City Saves on Employees’ Emergency Room Visits

Jan 11, 2017 by

As a former municipal employee, I would like to thank the efficiency experts in city government for their kind and ingenious imposition of cost-cutting measures that resulted in a more than 18 percent drop in workers’ emergency room visits so far this fiscal year.

This was achieved by a technique of behavioral modification that has already spurred job growth and productivity gains among morticians who need only sit and wait until called into action, according to the City’s Office of Cause and Effect Analysis.What they did was triple the cost of an emergency room visit.

By doing that, they have largely cured employees of the frivolous habit of making field trips to be triaged. And they have made folks more thoughtful and less antsy to discover whether the blood in their urine or vise-like chest pain is really such a big deal.

Perhaps it’s General Tsao’s fault or simply a reaction to Betsy DeVos’s nomination to be secretary of education.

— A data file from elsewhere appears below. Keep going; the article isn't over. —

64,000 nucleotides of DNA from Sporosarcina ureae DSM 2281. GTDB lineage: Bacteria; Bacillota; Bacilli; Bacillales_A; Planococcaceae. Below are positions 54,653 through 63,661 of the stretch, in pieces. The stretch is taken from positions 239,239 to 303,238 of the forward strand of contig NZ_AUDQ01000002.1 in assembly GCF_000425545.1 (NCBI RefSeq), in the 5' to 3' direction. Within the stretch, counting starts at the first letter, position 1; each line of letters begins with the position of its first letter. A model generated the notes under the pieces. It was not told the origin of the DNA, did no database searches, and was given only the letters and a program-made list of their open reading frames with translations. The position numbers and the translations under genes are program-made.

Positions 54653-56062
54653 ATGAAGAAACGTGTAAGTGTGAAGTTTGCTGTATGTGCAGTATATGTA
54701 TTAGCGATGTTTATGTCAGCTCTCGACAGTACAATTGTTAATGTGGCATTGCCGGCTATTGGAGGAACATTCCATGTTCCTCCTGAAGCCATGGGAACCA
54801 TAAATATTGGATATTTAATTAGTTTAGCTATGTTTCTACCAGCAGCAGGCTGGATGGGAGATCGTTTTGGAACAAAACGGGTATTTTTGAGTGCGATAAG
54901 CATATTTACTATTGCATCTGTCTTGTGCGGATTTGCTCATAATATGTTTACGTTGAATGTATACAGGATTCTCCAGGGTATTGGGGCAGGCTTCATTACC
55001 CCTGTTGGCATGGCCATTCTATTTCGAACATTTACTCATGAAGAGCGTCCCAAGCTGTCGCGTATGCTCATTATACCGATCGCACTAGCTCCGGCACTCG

By boosting to $150 the cost for being carried through the sliding doors of the ER, our City fathers and mothers have made us more humble about our bodies and appreciative of the challenges of enduring pain and the thrill of gambling with fate.

The Office of Labor Relations put it quaintly. “Our health-care plans are demonstrating…significant changes in (medical) utilization patterns that are attributable to the plan changes,” they explained.

Here’s an idiomatic translation: People cannot afford our price increases, so they are staying home and keeping their fingers crossed that their emergencies aren’t good enough for emergency-room attention.”

They want us to find less lavish outlets for us to vent our boredom than excursions to trauma units.

The City has already saved $9 million in this codified move of draconian charity. That’s almost as much as it pays out for a single major civil liability suit.

Take courage, City workers. And next time you suspect appendicitis,–take Rolaids.

Ron Isaac


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